Your mission, should you choose to accept it, is to tell anyone who’s interested how you came to know Jesus. It’s all about a personal encounter. Once you know Christ, you introduce him to others through your own story. This notion that so many Christians and non-Christians have that our mission is to dazzle folks with how much better we are is not only ineffective, it is untrue.
This is precisely the kind of wrong thinking that keeps people from telling their story. “Who am I to tell someone about Jesus,” the rationale goes, “when my own life is in such a messí”
The absurdity in this kind of thinking is the fact that no one, especially Christians, will ever have it all together in this life. The fact that we aren’t good enough should be the whole point of our message. We tell people about Jesus because we know, better than anyone, how much we need him. When people throw our own inconsistencies up in front of our faces, that is just another opportunity to tell our own story of how Christ has forgiven us on the cross and how much we need his salvation every day. So instead of being a threat to our witness, our faults and shortcomings are the very things upon which our witness hangs. If we were perfect, we wouldn’t need Jesus.
When I think of the essence of our statement as Christians to those who haven’t come to know Christ yet, I always think of the blind man that Jesus healed by covering his eyes with mud and telling him to go wash in the pool of Siloam (John 9:1-34). When the religious leaders got wind of it, they started to question the man extensively – wanting to know who healed him, how it happened, where the man who healed him was now, and even asking his parents to verify whether their son was in fact born blind. When they came back to the man and pressed him with questions a second time, accusing Jesus of being a sinner for doing work on the Sabbath, the man replied, “I don’t know whether he is a sinner … But I know this: I was blind, and now I can see.” (John 9:25 NLT)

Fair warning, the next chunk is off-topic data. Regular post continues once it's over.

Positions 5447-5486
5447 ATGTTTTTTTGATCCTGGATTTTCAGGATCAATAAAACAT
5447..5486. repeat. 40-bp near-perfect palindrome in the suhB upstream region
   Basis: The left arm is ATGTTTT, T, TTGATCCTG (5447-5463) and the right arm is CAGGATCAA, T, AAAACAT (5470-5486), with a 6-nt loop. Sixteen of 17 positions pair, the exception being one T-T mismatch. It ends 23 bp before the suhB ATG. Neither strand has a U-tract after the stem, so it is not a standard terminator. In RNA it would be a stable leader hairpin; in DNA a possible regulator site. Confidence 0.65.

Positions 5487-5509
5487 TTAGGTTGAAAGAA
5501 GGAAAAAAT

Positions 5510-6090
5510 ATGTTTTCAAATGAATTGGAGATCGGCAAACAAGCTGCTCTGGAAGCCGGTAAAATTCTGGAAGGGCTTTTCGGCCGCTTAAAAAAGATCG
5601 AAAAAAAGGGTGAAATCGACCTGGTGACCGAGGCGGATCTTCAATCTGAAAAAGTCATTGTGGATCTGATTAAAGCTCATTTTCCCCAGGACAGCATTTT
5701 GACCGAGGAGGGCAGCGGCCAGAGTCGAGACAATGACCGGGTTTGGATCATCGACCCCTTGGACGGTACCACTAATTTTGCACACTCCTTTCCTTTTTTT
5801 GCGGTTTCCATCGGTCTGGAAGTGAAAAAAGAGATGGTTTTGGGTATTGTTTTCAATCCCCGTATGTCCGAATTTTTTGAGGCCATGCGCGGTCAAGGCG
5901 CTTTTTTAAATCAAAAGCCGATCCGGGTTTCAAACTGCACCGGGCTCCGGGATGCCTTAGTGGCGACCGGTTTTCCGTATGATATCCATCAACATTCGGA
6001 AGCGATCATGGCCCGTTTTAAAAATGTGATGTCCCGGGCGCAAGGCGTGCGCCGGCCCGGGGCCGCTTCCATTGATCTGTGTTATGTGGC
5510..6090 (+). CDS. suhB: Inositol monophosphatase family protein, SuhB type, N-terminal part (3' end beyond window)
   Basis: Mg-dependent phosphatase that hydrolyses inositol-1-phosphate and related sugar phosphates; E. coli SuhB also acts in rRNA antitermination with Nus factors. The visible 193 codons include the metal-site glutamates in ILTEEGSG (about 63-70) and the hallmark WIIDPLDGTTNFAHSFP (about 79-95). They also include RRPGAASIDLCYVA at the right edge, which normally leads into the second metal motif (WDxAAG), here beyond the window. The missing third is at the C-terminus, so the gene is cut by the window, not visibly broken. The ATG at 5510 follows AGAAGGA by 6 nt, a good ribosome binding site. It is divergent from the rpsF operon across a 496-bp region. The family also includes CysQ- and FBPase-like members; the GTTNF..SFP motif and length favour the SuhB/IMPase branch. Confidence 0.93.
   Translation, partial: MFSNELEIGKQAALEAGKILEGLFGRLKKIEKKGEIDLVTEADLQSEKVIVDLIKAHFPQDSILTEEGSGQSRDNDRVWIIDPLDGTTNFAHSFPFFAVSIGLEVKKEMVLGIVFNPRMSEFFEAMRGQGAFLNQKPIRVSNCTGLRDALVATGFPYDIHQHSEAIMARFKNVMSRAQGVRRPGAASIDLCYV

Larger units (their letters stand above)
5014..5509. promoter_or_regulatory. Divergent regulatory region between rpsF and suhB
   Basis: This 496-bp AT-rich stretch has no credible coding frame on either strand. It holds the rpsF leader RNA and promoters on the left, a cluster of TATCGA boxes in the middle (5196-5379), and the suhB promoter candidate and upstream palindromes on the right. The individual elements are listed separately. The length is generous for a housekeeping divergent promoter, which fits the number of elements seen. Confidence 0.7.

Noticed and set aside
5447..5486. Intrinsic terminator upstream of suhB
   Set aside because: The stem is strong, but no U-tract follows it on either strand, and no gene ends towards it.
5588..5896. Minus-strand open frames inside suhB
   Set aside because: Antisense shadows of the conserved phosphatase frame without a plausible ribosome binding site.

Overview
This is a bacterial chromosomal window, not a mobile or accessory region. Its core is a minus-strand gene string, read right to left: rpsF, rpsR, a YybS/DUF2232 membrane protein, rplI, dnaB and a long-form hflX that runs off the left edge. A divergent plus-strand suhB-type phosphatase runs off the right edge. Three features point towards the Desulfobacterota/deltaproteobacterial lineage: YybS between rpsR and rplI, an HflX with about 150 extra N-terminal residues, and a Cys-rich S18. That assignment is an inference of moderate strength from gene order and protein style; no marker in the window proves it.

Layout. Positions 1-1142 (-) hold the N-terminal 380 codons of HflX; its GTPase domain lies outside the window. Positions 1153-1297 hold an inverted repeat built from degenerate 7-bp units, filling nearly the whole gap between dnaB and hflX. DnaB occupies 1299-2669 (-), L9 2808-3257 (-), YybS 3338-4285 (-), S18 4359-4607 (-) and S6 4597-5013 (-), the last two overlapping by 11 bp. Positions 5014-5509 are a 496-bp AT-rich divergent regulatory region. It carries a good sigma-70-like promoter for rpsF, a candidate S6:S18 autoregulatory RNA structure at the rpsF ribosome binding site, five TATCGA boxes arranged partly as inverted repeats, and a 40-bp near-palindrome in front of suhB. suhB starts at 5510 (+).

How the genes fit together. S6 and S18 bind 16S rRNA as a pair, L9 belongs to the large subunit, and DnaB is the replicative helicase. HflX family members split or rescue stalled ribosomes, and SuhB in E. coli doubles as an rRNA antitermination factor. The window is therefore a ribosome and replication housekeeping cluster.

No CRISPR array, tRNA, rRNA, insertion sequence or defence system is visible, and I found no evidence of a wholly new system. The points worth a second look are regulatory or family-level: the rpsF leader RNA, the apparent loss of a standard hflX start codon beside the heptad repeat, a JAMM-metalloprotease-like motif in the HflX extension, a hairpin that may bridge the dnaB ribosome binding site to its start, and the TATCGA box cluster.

That’s the essence of the message: “I was blind, and now I can see; I was lost, and now I am found; I was guilty, and now I’m forgiven; I was alone, and now I have a friend.” It doesn’t take a perfect life to spread that message – just someone who has had an eye-opening encounter with the living Christ. Regardless of intellect, position, status, or wealth, the message for everyone will come down to this: “I was blind, and now I can see.”
John Fischer resides in Southern California with his wife, Marti and son, Chandler. They also have two adult children, Christopher and Anne. John is a published author and popular speaker.
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